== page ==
This paper present the investigation carried out to study the formation of silicon nitride and silicon carbide compound from the reaction of silica sand powders with carbon in nitrogen with 5% hydrogen atmosphere at temperatures between 1350oC to 1550oC. The effect of mechanical milled silica sand and different temperature during carbothermal reduction process was determined. The morphology of the synthesis products was characterized using scanning electron microscopy and its composition was determined by elemental and X-ray phase analysis. The formation of silicon nitride compound was facilitated by using silica sand with distorted structure by mechanical milling method. Further increased on temperature will lead to the formation of silicon carbide compound.
Silicon nitride is one of the ceramic materials that exhibit very good behavior at high temperature because of their excellent chemical stability, mechanical and thermal properties. An important characteristic of silicon nitride ceramics is the in-situ mechanism produced by their microstructures. The high melting point and the low self-diffusivity of silicon atoms make the material processing difficult. Si3N4 powders have been reported to be produced by self-propagating high temperature synthesis , reaction silicon compound with ammonia  and carbothermal nitridation of silica [3-4]. In the present study, the carbothermal nitradition method is used produce Si3N4 powder due to lower cost compare to the other. The indigenous source of raw materials will be used and treated by mechanical milling method. During the process, microstructural modification of silica sand will take place because of the high energy milling . The source of carbon is treated carbon black from Petronas refinery. With the different temperature chosen for carbothermal reduction process, the formation of Si3N4 powder was reported.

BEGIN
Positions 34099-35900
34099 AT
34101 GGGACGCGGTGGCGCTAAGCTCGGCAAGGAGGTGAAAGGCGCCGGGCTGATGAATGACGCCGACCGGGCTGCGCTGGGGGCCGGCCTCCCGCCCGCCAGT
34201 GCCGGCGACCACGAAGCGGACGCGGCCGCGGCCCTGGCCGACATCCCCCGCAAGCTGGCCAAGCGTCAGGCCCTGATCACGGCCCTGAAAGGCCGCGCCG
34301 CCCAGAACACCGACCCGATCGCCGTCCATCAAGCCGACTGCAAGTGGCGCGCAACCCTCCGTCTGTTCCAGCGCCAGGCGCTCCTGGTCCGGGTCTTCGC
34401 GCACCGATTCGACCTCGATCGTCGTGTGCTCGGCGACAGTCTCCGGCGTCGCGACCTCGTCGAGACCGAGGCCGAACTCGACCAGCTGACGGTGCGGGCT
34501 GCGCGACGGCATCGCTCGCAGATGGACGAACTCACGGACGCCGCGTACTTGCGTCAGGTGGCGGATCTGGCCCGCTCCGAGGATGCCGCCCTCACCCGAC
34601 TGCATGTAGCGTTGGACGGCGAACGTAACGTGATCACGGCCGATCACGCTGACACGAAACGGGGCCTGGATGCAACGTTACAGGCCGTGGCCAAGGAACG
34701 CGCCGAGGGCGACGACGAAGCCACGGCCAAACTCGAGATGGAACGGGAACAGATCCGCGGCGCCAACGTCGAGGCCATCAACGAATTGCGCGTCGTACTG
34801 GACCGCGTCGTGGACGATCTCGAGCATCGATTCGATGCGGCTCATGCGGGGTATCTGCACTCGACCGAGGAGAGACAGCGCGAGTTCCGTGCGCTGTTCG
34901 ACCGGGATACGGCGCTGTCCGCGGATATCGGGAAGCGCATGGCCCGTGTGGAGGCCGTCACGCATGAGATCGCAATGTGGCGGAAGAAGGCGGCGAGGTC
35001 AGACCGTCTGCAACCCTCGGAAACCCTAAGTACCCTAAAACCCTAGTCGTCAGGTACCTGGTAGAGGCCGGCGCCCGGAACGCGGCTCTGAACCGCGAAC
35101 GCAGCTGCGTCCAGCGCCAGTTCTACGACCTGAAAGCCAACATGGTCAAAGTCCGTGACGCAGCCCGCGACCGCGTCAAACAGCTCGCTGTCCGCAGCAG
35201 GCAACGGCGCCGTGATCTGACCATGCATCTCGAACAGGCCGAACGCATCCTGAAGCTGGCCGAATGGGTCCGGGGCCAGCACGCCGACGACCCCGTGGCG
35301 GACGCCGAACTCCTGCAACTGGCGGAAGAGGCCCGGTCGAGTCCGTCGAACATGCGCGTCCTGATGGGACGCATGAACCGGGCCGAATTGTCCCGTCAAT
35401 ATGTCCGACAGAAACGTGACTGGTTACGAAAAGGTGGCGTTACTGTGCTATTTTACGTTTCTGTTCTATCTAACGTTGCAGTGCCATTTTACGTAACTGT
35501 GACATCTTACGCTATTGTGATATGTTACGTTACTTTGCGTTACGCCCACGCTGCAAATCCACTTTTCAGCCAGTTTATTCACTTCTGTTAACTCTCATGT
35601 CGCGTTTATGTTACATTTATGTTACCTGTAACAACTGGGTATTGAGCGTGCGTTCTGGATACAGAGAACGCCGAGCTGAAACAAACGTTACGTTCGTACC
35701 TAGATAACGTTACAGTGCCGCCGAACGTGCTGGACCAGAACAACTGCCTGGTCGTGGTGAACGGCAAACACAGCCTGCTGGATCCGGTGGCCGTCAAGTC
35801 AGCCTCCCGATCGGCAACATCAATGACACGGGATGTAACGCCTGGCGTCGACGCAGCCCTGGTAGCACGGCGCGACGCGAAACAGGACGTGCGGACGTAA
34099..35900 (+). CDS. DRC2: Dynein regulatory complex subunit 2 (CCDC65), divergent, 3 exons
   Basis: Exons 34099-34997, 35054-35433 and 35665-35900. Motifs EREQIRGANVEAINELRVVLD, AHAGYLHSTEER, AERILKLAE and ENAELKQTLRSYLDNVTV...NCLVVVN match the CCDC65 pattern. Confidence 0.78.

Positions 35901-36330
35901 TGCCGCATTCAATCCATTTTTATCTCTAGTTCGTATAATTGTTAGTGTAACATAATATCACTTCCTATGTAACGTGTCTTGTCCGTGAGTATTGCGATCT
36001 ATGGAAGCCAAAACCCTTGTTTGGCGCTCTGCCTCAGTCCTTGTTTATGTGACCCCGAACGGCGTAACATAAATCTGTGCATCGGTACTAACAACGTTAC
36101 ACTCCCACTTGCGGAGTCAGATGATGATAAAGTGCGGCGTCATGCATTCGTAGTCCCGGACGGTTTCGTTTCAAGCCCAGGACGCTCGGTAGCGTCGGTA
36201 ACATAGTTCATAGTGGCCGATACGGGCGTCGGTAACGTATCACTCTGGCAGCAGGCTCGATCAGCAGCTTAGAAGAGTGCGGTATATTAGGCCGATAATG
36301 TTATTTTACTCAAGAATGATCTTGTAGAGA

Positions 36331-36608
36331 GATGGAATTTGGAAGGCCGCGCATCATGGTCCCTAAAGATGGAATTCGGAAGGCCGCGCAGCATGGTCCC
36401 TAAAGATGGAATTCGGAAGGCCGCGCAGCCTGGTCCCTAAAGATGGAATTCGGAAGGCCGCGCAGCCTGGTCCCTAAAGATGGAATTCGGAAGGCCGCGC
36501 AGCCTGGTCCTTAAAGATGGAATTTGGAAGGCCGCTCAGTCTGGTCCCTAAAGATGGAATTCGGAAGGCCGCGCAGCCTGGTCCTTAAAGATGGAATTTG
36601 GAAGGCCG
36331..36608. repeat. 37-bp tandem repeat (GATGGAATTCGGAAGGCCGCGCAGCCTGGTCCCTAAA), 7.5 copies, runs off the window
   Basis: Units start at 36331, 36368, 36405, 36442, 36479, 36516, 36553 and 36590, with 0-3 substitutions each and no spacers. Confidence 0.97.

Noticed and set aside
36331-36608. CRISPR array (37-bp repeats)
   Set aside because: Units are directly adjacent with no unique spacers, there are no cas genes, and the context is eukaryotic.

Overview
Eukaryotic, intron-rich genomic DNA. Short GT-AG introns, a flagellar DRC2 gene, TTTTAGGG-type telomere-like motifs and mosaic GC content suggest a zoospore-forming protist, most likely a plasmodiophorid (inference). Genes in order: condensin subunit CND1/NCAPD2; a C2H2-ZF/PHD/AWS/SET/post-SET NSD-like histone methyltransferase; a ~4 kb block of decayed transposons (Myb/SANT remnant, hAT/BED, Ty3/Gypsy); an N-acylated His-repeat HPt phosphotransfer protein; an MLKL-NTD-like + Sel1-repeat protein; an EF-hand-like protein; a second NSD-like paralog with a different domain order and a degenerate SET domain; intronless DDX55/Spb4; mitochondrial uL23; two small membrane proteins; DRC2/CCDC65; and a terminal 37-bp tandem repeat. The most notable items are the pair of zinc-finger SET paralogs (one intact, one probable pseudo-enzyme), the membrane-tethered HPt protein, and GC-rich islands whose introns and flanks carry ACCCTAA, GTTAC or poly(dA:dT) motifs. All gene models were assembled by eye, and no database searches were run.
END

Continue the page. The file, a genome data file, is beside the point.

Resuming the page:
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The precursor material of silica source, which is silica sand, was obtained from the beach near Mersing, Johor. The silica sand with the purity of 99.5% was screened to less than 0.1 mm. The mechanical treatment of the silica sand was performed in a planetary ball mill of four stations using a stainless steel jar with a ball to powder ratio (BPR) 20:1 by weight and grinding speed of 200 rpm. Carbon powder was used in as-received condition and was obtained from Petronas refinery in Melaka. The carbon and mechanical milled silica sand mixture in a molar ratio 6/1 were prepared by mixing them in rotary mixer.
The carbothermal reduction process was carried out in tube furnace of working volumes of 250 cm3. The 1-2 mm thick layer of mixture was introduced in the furnace in a ceramic boat. The furnace was purged with a mixture of 95% N2 and 5% H2 gaseous for 15 minutes before the carbotermal nitridation process. The furnace was heated up to the required temperature at a chosen rate and at temperature of 1350o, 1450o, 1550 o and 1650oC for the required time. After nitridation process, the access carbon was removed by exposing the product in air at 1000oC and access silica by hydrofluoric acid treatment. The morphology of the sample surface was observed using LEO 1510 Scanning Electron Microscopy (SEM) and chemical composition was analyzed by Energy Dispersive Spectroscopy (EDS) and X-ray Fluorescence Spectroscopy (XRF). The phase composition was determined by X-ray Diffraction method (XRD).